Let A consist of 16 elements of the set {1, 2, 3 ..., 106} so that no two elements of A differ by 6, 9, 12, 15, 18 or 21. Prove that two elements of A should differ by 3.

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- Oct 16th 2008, 08:50 AMalexmahonePigeonhole principle?
Let A consist of 16 elements of the set {1, 2, 3 ..., 106} so that no two elements of A differ by 6, 9, 12, 15, 18 or 21. Prove that two elements of A should differ by 3.

- Oct 16th 2008, 09:34 AMThePerfectHacker
Let the pigeons be the 16 numbers that you choose. And let the holes be either 0 or 1 or 2, a number is determined in which hole it goes to by its remainder upon division by 3 (i.e. 17 goes into the 2 hole). This means that there are at least $\displaystyle \left\lceil {16/3}\right\rceil = 6$ elements in A that all have the same remainder upon division by three. Let us call these elements $\displaystyle a_1 < a_2 < a_3 < a_4 < a_5 < a_6$. Since these guys have the same remainder is means $\displaystyle a_{i+1}-a_i$ is a multiple of three. Assume (for contradiction) that each $\displaystyle a_{i+1} - a_i \not = 3$ then it would mean $\displaystyle a_{i+1} - a_i \geq 24$ because it needs to be a multiple of three and one of 6,9,12,15,18 or 21 are allowed. But then this means $\displaystyle a_6 - a_1 \geq (5)(24) = 120$. This is a contradiction therefore there must be $\displaystyle i$ so that $\displaystyle a_{i+1} - a_i = 3$.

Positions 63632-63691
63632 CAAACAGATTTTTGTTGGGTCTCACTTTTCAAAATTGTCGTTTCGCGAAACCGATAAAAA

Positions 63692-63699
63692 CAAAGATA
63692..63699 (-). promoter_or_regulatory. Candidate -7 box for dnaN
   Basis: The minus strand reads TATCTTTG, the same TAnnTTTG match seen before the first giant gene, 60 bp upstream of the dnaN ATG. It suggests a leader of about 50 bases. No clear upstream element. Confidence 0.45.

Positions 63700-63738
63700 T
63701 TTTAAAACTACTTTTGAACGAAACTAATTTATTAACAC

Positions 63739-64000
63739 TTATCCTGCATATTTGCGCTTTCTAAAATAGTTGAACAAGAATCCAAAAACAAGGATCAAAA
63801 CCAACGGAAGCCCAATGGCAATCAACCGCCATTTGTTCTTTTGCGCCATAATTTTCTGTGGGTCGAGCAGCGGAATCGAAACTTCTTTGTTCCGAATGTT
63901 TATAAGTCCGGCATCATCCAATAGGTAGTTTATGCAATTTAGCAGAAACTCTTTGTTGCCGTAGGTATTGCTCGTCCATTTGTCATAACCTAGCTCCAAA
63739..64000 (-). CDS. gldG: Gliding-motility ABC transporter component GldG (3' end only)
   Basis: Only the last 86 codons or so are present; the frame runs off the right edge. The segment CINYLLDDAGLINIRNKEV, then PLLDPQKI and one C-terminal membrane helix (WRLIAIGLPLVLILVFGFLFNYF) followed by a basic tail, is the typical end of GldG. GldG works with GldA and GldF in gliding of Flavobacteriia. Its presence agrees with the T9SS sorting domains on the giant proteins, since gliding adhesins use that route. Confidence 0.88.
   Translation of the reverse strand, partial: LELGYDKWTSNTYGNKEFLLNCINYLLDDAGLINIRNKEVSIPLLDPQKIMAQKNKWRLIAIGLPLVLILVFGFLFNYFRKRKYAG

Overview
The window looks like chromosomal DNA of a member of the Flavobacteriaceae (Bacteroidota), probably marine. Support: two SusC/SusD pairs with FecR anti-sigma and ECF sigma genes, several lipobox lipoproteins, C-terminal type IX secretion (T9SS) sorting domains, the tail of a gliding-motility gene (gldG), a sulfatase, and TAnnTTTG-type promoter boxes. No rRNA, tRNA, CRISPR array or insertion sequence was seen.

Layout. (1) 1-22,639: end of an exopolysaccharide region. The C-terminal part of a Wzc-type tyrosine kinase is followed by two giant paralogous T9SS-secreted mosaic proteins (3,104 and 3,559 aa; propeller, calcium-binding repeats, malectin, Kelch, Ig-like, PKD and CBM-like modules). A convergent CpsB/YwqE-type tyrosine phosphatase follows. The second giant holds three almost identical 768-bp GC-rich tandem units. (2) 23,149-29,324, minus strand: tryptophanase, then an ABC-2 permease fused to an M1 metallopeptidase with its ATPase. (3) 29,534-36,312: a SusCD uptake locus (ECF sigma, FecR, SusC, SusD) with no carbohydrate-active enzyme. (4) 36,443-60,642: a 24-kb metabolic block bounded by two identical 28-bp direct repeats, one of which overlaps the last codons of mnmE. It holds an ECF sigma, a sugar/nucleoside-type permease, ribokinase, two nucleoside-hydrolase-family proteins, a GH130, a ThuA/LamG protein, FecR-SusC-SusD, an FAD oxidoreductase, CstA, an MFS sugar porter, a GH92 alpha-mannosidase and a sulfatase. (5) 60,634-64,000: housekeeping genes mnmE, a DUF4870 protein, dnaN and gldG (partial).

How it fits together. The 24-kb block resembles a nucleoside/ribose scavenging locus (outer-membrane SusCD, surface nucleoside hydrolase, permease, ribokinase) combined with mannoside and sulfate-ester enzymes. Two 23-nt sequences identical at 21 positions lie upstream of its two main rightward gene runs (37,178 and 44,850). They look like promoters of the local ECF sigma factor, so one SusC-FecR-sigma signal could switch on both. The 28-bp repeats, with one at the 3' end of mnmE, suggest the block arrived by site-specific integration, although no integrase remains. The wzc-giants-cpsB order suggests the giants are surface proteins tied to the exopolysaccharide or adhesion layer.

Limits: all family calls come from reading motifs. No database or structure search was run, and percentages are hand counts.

- Oct 16th 2008, 10:08 AMalexmahone